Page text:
The company's policy regarding cash has been to use it for business operations, acquisitions, and share repurchases. F5's $3.4 billion share repurchase plan was initiated in October 2010, and the company has expanded on its buyback scope annually. In fiscal 2018, F5 repurchased over $550 million worth of shares and the company announced an additional $1 billion authorized for share buybacks in January 2019. F5 has repurchased over $2.9 billion in shares between fiscal 2014 and fiscal 2018. F5 has never paid a dividend, and we do not expect a dividend in our forecast period. Most of F5's acquisitions have been modest in size until its acquisition of Nginx, the open source ADC provider, announced in March 2019 for $670 million. Other notable acquisitions are the security focused firms of Defense.Net for $49.4 million in 2014 and Verasafe for $87.7 million in 2013. We expect F5 to continually look for acquisition targets, possibly in the cloud traffic management and analytics space.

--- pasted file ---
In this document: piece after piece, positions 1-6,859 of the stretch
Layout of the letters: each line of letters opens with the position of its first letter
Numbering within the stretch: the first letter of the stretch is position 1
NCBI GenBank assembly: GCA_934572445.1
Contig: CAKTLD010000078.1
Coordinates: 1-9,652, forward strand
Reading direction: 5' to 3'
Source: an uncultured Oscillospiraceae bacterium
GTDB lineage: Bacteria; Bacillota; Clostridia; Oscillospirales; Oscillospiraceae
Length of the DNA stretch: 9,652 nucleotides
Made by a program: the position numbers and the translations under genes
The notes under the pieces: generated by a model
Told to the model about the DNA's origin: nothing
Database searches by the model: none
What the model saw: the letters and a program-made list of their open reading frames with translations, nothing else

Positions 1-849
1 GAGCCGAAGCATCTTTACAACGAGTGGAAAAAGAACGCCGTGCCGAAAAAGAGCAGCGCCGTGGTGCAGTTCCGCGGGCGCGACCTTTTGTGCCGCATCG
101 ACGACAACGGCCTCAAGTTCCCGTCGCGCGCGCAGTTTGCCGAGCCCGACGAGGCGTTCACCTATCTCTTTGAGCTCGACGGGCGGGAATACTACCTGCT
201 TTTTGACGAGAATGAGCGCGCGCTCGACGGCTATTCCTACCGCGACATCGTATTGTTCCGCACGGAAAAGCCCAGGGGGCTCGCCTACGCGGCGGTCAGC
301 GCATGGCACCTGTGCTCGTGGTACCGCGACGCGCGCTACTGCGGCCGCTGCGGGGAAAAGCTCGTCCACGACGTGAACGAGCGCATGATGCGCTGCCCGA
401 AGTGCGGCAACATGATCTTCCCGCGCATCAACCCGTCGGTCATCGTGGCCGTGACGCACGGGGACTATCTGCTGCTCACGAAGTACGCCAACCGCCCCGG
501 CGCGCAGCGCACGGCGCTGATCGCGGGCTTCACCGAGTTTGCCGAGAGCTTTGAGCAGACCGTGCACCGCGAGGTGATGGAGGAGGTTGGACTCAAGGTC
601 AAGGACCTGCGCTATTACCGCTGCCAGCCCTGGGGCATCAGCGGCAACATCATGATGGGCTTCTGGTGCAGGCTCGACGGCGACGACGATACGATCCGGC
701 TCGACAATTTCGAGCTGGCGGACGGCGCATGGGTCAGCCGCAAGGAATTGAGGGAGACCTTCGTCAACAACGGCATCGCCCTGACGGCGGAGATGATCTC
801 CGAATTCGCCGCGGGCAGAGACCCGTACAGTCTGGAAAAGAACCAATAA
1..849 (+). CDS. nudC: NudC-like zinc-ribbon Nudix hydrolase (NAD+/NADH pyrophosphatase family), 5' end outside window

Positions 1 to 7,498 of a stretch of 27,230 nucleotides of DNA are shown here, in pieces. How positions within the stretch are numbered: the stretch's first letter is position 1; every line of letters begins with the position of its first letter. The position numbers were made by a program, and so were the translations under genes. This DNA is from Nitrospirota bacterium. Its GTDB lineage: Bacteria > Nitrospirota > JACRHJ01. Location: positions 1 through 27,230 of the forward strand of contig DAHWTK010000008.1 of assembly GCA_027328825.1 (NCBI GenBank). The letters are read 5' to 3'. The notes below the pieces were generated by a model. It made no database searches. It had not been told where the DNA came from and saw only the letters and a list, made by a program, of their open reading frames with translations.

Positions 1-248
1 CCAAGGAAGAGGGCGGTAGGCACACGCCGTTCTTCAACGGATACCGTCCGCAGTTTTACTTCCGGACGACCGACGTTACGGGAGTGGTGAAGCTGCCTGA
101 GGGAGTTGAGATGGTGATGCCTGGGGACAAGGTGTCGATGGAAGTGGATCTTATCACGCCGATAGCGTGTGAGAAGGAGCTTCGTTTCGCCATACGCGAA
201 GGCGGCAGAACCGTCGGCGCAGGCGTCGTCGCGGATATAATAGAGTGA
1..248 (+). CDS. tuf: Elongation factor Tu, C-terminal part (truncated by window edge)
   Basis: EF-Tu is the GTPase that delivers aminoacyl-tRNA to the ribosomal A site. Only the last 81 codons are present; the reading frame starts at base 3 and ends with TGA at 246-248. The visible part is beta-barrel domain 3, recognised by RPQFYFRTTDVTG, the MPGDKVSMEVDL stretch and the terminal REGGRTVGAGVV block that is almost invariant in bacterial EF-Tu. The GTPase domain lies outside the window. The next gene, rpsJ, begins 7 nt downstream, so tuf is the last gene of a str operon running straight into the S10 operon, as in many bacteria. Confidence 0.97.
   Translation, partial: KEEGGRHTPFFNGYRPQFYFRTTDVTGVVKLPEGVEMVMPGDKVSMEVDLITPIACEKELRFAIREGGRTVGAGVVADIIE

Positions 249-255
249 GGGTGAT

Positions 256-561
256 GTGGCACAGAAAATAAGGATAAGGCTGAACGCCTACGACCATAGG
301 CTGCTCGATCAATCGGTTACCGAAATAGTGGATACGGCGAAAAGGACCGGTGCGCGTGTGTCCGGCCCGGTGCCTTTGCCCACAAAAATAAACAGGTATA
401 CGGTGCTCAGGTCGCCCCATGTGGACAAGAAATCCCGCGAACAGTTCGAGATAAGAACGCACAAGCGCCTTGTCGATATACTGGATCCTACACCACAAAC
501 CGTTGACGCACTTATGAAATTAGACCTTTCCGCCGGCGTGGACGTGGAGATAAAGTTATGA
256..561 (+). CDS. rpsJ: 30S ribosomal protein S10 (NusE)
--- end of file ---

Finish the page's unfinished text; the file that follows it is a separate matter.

The CEO and other executives have their renumeration highly tied to longer-term incentives of the company. Compensation is correlated to revenue and EBITDA targets, and we find this structure sensible to ensure management does not grow the top line without aiming for a sustainable future for shareholders. As of January 2019, all F5 directors and executive officers own less than 1% of the outstanding stock.
F5 Networks is a market leader in the application delivery controller market. The company sells products for networking traffic, security, and policy management. Its products ensure applications are safely routed in efficient manners within on-premises data centers and across cloud environments. More than half of its revenue is based on providing services, and its three customer verticals are enterprises, service providers, and government entities. The Seattle-based firm was incorporated in 1996 and generates sales globally.